I had my coffee while I was presenting, and the caffeine rush mingled with the vast array of intently listening faces, the small unplanned, but intuitive networking session we had before the presentation, remembering myself a few years back when I was listening to the API platform that I have built apps on and not forgetting the massive value the team is adding to the company, my heart was fit to burst with bliss and emotion. Another reason behind this was that the research reflected that Jogja was a city with many universities. Your usual shopping bill is half of what you’d have to spend in Jakarta reflecting the unusually high number of students living in the area. While I was trying not to get too excited for Jogja, this boosted the bar sky high. Would you believe that it was way too low for Jogja stars? Inquiries flooded the floor extending out session by an hour. Mind you the Q&A session was addressed by three in the team! People like to say that there are no stupid questions. To not question that question will be stupid. Because in my opinion there are plenty stupid things you can ask. But the way the audience quizzed the team was nothing less than very intelligent. Not just the content of the question, they wrote down what they need to ask during, organized everything into a list by priority, added the extent of their knowledge regarding the question before presenting (and some) among tough language barriers. None, I repeat, none of the questions were without a follow up. In three words “the best event” for me so far.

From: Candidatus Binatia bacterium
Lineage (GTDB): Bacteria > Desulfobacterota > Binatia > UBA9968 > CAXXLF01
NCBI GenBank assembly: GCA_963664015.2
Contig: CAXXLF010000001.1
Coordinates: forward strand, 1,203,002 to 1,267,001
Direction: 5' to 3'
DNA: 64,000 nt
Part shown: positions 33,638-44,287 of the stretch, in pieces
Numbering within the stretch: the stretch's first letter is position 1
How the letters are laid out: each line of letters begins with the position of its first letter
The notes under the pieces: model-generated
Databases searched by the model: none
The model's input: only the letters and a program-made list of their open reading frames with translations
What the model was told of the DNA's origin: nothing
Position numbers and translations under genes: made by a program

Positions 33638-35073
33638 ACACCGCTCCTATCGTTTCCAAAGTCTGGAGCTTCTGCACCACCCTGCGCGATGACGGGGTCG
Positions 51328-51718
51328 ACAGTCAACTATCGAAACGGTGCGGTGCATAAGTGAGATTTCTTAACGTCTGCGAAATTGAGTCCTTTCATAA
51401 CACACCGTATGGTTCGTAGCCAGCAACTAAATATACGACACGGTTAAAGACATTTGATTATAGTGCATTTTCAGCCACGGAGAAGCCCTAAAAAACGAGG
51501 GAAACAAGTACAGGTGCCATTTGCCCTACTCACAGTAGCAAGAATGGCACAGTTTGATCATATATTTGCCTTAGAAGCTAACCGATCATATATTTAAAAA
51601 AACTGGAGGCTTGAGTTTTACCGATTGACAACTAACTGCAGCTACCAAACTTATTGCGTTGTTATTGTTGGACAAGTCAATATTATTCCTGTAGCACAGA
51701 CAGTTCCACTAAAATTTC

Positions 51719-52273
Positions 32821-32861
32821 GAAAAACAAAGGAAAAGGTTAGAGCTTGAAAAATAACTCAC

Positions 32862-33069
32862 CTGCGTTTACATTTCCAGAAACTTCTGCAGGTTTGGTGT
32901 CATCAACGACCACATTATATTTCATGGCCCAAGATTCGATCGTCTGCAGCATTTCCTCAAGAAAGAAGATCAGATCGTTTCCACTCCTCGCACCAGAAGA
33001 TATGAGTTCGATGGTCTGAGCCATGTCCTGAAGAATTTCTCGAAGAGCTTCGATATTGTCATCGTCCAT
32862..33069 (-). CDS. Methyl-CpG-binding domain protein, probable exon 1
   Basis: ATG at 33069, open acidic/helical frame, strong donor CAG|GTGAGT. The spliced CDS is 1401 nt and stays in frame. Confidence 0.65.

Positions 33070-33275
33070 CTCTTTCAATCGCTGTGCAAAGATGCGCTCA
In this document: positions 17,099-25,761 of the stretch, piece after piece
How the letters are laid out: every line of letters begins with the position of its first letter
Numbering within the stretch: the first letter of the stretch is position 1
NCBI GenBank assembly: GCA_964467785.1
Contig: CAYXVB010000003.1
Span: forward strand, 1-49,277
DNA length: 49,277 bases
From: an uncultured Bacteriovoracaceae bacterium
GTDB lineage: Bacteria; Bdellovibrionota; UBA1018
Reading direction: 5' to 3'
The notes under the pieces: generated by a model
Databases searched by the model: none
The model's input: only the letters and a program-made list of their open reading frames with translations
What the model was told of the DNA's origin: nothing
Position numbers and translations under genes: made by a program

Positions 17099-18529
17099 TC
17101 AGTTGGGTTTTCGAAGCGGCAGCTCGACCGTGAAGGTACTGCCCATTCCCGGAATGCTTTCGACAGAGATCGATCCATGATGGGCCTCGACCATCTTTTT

Bangkok guys I’m talking to you here now. Jogja has raised expectations through the roof. I’m compiling this write up after the Jogja success, on the flight back to KL. I really couldn't wait to get my hands on the keyboard to describe the hell of a roller-coaster we've just experienced! See you people soon!